Google, more recently by way of parent company Alphabet, has been a prolific investor in startups across the globe by way of entities like GV and CapitalG. Today, it announced its newest effort in this area, specifically outside of the US. The search and Android giant is partnering with Orange Digital Ventures, the corporate venture fund of the French carrier Orange, on a new effort to find, fund, and potentially acquire startups in the EMEA region, and specifically in the areas of the internet of things, cybersecurity, cloud services, AI, fintech and connectivity solutions.
The two are not disclosing a specific fund size, nor are they talking about any financial terms in this deal at this point, except to note that the investments could potentially be made at any stage, from seed to growth, depending on the startup in question.
The two expect the first investments to be announced later this year.
“Our goal is to join forces in financing the most promising digital startups,” said Marc Rennard, the CEO of Orange Digital Ventures (ODV), said in an interview. “We will then work together to qualify them, and when a common interest is there, we will join forces to invest in them.”
To be clear, Google has confirmed to me that this is not an extension of GV or CapitalG but activity out of its corporate development arm, which also makes investments into companies when they are viewed as strategic to Google and a potential route to an acquisition. (One, slightly outsized, example of one these investments in a third party would be Google’s $1.1 billion deal to buy a part of HTC.)
“We are delighted to support Orange’s ecosystem of start-ups and innovation and to explore alongside them opportunities for co-investment in Europe, Africa and the Middle East (EMEA),” said Carlo d’Asaro Biondo, EMEA President of Google Partnerships, in a statement. “Orange’s ecosystem is consistent with Google’s know-how and our ability to accelerate the growth of start-ups. This partnership is a way to enhance our collective contribution to innovation in this region.”
Indeed, in a sense, the deal is mutually beneficial for both sides.
On the part of Google, the company has strong dealflow and outreach particularly among US startups, in keeping with it being based there, and when it comes to GV or CapitalG either in the US, Europe, or elsewhere, the efforts are not intended primarily to be strategic to Google’s own interests. But when it comes to connecting with startups in EMEA that might be useful companies for Google to work with and potentially acquire to expand its business, it may not be seeing as many of those as it wants to.
Rennard said that Orange, on the other hand, gets on average around 1,200 startups pitching it for investment each year, and that’s before you consider startups that might get introduced through other VCs it works with already like Partech.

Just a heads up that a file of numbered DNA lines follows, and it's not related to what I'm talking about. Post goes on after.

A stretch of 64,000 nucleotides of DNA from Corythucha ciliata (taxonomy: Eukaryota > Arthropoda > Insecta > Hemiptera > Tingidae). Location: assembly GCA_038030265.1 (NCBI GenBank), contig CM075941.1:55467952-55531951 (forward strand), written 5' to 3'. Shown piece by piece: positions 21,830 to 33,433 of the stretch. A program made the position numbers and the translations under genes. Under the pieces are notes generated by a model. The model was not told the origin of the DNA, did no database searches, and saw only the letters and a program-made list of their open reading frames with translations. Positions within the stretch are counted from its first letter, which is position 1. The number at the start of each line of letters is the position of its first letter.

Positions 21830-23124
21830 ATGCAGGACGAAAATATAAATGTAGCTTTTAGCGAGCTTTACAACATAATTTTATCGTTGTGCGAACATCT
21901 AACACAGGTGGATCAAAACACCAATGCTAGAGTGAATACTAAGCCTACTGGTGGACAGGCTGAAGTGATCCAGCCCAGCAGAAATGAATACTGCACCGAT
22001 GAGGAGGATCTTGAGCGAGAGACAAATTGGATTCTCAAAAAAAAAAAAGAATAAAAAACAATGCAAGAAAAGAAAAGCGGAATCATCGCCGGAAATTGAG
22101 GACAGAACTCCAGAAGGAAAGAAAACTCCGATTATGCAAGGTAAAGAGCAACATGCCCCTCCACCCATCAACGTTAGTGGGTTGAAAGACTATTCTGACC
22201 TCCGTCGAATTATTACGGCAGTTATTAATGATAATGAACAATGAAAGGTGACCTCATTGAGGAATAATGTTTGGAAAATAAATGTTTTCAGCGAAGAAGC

The thinking here is that working with Google will help ODV better filter some of those opportunities to make sure that the most interesting startups with the most potential get spotted and backed, and also to help Orange and Google both get in on the best deals in what appears to be a competitive investing environment at the moment.
“Have we missed opportunities? Yes. Can we improve? Yes. Could we have invested in an Amazon or Google before they became what they are now? Yes, and maybe we should have,” said Rennard. He also admitted that Orange has found it a challenge to get in on some of the more obvious and interesting startups in EMEA.
“From time to time, it’s difficult to have a place at the table. When a startup decides to call for investors, they might cover all their needs from others, without any possibility of us entering too,” he said. “But with Google plus Orange, I think the company will think twice before rejecting us, so it may help us.”
Orange and Google have been working together for some 10 years already in other aspects of their businesses including developing and building out connectivity solutions in Africa, which has also extended into developing cheap handsets together, and this investment plan is an extension of that as well.
Orange is no stranger to trying to work closer with tech companies to bring some of their ethos, culture, and rapid customer growth to their business — which, like many large carriers, continues to bring in huge amounts of cash and strong margins, but is often based on legacy services and therefore runs the risk of shrinking, being curtailed by regulators, or simply becoming less appealing to consumers. Previously, the company also partnered with Facebook to develop an infrastructure accelerator, also focused on emerging markets.
ODV was first established back in 2015 as a $23 million fund for early stage investments, a way for Orange to gain a better foothold in Silicon Valley. The carrier has also partnered with a number of other third parties, such as ad giant Publicis, to invest in companies that could potentially serve them to bring more cutting-edge technology into their businesses.